Posts Tagged ‘public sculpture’
Here’s a video showing the progress on the wing for a Harris Hawk sculpture for the Rio Bosque Wetlands Project in El Paso, TX. The fabrication of this stainless steel and corten public art sculpture is going smoothly and the installation is currently scheduled to happen in about four months. Stay tuned for more progress pics and video!
See the previous blog post for the original drawing of this sculpture, and the full description of the meaning of the work. After three weeks, working by myself (outdoors in a field, no less) with only help to lift and move the heavy parts, I’m exhausted, but quite proud of this sculpture created for the Icheon International Sculpture Symposium. Weighing in at nearly two tons, this sanded and mirror-polished stainless steel public art is nearly nineteen feet long, almost twelve feet tall, and five feet deep. The final landscaping won’t be in place for some time, and these photos were taken right after installing it in the dirt — but imagine a little grass around it and a path through the middle of the two vertical slabs, and you get the idea. It was an amazing adventure and tested my skills at working with the most minimal amount of tools. And here it is, complete. I present to you, Transition:
The 9/11 Memorial I created got a good bit of press, here’s a round-up of a few of the sites covering the sculpture:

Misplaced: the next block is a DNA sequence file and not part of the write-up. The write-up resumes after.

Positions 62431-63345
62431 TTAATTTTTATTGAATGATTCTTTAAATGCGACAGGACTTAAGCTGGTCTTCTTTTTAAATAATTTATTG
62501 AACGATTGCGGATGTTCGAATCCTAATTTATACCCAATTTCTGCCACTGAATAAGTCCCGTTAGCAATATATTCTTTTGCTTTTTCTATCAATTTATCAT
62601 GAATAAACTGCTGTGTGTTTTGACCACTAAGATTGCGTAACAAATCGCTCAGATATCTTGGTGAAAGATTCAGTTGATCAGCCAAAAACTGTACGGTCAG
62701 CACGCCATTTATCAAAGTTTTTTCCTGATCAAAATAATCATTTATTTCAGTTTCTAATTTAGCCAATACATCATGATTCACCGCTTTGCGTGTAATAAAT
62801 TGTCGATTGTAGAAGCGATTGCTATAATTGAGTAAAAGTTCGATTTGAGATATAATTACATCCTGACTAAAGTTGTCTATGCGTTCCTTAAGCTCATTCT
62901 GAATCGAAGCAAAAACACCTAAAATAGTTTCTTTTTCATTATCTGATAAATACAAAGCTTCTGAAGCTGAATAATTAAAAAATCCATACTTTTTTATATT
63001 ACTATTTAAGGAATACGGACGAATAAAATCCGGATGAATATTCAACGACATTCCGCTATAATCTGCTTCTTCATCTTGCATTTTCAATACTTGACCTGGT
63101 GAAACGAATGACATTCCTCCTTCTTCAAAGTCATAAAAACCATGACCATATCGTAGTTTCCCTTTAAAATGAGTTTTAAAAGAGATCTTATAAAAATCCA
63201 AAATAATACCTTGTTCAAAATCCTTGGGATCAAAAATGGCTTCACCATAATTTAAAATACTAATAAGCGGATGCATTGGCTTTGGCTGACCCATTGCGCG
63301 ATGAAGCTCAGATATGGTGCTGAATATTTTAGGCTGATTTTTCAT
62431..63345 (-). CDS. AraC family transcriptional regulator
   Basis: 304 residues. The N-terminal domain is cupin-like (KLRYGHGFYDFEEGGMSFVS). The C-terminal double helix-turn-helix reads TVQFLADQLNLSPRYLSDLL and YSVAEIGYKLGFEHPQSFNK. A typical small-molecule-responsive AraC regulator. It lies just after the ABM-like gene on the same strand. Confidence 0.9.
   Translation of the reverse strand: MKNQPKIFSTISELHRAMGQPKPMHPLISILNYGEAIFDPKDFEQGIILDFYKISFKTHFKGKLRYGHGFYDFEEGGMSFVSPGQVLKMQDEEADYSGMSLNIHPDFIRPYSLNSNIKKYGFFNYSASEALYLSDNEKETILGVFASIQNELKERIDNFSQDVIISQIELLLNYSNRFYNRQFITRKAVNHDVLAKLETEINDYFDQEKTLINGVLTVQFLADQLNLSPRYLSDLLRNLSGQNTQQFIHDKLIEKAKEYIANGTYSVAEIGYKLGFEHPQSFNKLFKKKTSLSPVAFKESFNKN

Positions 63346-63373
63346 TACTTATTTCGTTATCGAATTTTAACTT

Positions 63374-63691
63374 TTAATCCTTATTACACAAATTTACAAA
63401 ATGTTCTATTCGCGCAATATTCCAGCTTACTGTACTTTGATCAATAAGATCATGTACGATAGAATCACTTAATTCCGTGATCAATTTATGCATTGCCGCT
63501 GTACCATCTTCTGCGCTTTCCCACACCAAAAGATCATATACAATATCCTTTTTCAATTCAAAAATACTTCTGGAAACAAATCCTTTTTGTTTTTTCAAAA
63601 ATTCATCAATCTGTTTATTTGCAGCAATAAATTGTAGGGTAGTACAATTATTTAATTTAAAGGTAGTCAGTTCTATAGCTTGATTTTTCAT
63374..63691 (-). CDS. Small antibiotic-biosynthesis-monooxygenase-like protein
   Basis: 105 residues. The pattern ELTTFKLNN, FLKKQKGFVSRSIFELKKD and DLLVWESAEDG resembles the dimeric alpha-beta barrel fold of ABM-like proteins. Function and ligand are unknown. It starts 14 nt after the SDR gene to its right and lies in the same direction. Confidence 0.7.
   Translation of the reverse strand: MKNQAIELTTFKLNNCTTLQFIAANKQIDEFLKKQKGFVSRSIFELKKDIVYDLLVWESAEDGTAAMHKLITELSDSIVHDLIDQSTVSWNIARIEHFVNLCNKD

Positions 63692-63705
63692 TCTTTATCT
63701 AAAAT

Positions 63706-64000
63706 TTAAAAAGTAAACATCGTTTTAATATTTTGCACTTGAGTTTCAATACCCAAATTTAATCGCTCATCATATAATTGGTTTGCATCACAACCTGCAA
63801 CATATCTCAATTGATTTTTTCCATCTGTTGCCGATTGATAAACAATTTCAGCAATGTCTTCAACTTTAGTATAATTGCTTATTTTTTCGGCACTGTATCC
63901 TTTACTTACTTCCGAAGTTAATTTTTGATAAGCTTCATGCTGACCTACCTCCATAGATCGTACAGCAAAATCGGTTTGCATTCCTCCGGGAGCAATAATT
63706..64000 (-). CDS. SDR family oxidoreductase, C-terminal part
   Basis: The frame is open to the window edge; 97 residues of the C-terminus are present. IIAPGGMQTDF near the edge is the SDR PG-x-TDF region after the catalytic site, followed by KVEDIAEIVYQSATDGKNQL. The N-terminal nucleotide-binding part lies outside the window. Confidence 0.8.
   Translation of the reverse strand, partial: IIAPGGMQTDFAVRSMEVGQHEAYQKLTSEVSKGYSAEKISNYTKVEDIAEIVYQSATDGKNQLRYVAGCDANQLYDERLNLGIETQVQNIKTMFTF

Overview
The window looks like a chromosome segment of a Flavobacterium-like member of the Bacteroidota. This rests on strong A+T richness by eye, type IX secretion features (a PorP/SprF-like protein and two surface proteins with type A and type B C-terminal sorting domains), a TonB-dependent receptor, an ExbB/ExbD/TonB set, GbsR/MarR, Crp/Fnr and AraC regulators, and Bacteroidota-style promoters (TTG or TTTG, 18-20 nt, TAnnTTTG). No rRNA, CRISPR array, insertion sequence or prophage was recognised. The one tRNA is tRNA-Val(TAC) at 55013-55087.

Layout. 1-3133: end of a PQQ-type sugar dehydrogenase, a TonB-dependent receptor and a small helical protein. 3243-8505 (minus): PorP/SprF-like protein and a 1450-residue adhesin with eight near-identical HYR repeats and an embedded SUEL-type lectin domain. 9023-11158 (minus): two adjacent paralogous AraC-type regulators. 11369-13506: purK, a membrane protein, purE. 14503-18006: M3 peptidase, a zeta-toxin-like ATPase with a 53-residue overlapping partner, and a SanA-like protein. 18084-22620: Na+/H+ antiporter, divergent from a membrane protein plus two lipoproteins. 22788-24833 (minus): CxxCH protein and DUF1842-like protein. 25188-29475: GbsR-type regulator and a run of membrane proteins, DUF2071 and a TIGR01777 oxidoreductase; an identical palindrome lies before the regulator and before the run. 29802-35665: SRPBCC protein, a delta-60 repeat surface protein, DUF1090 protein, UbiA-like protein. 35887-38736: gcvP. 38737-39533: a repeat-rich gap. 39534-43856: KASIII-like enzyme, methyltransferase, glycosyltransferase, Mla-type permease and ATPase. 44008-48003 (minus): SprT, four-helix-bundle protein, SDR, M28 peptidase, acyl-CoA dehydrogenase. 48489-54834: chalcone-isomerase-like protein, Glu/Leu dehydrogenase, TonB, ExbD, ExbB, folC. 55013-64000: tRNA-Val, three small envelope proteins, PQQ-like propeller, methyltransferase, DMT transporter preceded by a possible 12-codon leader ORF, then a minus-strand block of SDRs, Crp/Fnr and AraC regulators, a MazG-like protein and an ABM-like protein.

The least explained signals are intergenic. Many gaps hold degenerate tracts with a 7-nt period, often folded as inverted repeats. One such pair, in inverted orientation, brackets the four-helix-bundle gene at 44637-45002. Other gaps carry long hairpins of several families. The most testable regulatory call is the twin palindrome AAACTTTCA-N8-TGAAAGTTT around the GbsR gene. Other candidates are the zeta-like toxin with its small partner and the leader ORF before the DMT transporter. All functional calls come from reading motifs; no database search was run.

Dedication of 9/11 Memorial on 9/11/2011 in Rosemead, CA
The second hand is complete, and that means we can lower the WTC I-beam into place on this sculpture now. Here is a time-lapse video of that process: first craning the 500-pound I-beam into the hands, then welding it directly to the hand sculptures for a permanent attachment.
Now that’s some shiny public art! Just got the first of the two hand sculptures back from electropolishing, and it’s looking good with all the surfaces and welds all shined up to a nearly mirror finish! Love how it reflects the surrounding environment.
Thought this view of the hand being moved around in the shop looked interesting, and decided to share it:
Work continues on the 9/11 Memorial sculpture. This public art is requiring a massive investment of labor, each of the nearly 3000 parts requiring custom fitting to the overall shape. Below is a photo of the progress and a video showing one of the parts being fit.